It may be delusional, but Hughesy’s expectation that we’re going to go close to retrieving the urn over the course of the next four Tests is based on an expectation that eventually we’ll work out the best way to use our existing resources, and when that happens Australia will be extremely competitive.
The process of figuring out the best way to use our existing resources is, of course, the tricky bit, and is more than likely the cause of any friction or rifts within the side. Eventually, however, we’ll sort things out to the point where we’re competitive at the very highest level, and when we do the success that should naturally follow will bring its own issues with it.
There’ll inevitably be friction in any collection of humans unless you’ve been lucky enough to assemble a group that’s absolutely committed to a common target with every individual within the group in total agreement about how the target’s supposed to be reached.
There’ll inevitably be members of the Australian side who take, shall we say, exception to the presence of others in the team, and resent the manner in which responsibilities are allocated.
Whether the Scott Muller incident was down to Joe the Cameraman or the formerly chubby Victorian leg spinner, there are always going to be players in the side who aren’t convinced that recent additions are good enough. Don’t just think Warne and Muller, go back to, say Ian Chappell and Graham Yallop and continue from there through the squads selected. You’ll find any number of other examples.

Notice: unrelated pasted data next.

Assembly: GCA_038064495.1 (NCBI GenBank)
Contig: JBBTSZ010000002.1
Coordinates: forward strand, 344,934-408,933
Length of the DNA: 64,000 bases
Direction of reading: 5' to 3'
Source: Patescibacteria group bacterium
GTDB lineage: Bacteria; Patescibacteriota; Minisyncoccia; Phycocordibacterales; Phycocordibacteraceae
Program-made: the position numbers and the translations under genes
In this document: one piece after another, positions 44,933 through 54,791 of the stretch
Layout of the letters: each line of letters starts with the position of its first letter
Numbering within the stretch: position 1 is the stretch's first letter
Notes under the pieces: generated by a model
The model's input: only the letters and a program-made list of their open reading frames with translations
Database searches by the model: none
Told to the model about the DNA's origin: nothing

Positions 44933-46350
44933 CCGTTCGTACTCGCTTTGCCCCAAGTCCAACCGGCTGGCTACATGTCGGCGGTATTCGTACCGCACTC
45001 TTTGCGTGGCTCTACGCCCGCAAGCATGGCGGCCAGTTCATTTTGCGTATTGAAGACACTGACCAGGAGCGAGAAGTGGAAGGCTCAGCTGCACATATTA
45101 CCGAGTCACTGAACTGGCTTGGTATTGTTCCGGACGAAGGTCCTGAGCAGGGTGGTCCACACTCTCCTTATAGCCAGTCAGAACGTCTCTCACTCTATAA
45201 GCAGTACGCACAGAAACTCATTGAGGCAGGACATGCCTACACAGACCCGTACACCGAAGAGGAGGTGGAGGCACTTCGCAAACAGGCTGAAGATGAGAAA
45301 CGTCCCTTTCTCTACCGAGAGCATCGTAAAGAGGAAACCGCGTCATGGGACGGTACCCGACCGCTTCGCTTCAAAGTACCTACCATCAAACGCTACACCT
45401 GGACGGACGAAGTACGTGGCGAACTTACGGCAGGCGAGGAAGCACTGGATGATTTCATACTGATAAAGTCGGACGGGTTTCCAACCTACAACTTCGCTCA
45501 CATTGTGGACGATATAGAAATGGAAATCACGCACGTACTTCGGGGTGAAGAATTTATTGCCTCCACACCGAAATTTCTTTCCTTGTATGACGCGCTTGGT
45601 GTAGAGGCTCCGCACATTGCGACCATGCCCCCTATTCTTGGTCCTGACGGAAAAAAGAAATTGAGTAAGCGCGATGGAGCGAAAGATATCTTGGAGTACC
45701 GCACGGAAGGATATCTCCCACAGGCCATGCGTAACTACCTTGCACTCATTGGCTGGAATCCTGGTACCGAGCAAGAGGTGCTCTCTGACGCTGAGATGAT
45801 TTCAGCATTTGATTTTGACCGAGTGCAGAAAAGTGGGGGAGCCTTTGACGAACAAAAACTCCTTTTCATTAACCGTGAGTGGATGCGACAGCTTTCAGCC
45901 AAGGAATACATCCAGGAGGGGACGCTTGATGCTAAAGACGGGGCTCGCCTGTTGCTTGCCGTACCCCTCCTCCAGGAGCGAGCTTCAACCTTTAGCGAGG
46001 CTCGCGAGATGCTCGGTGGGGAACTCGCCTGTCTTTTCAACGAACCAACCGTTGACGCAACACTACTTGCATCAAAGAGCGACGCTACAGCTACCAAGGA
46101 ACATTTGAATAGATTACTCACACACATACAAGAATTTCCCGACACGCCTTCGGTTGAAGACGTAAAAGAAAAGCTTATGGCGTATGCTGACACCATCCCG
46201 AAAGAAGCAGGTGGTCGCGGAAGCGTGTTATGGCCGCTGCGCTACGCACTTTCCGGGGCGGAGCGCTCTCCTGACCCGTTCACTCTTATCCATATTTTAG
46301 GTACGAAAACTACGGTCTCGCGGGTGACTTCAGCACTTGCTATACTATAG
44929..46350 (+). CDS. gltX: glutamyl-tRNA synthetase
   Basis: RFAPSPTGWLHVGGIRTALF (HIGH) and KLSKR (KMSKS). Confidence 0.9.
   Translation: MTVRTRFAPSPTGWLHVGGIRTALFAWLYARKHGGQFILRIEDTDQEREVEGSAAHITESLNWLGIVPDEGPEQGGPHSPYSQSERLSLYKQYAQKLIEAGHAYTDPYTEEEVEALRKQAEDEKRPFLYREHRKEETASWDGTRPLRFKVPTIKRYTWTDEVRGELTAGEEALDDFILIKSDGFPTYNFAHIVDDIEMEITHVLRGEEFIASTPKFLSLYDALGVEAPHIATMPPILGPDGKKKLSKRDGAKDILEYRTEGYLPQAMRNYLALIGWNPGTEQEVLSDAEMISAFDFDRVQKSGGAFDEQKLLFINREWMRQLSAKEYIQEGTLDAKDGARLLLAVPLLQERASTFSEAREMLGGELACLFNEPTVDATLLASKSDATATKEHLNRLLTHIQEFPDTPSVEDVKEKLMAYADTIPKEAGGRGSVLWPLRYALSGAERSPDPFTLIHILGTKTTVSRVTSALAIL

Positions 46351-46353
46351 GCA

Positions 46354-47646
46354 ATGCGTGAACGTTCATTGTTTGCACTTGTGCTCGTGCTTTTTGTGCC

Questions regarding the leadership will invariably generate friction. Expectations and ambitions on one side will be resented, but hopefully grudgingly accepted. We’ve heard recent suggestions that Michael Hussey’s departure was hastened by issues with Michael Clarke’s captaincy, and if you cast your eye back a bit over thirty years you’ll see obvious friction between three West Australians named Kim Hughes, Rod Marsh and Dennis Lillee.
So while these things are, I think, inevitable, at some point someone makes a call and says this is how it is, fellas, and, hopefully, at that point given a decision the protagonists pull their heads in and get on with the game.
Warne may have resented Gilchrist landing the vice-captaincy but he kept on bowling, and did it rather well.
Inevitably, you’ll see examples of people who are used to getting their own way and attempt to influence decisions to make sure the trend continues.
That, of course, brings us to the question of likely changes to the starting eleven this time around as we wait to see the side for Lords. We took our time and dropped a bombshell for Trent Bridge, so while there may or may not be any bombshells for Lords, you can bet your bottom dollar that, ten or so hours out from the start with the side and the management pushing up Zs, we’ll be taking our time.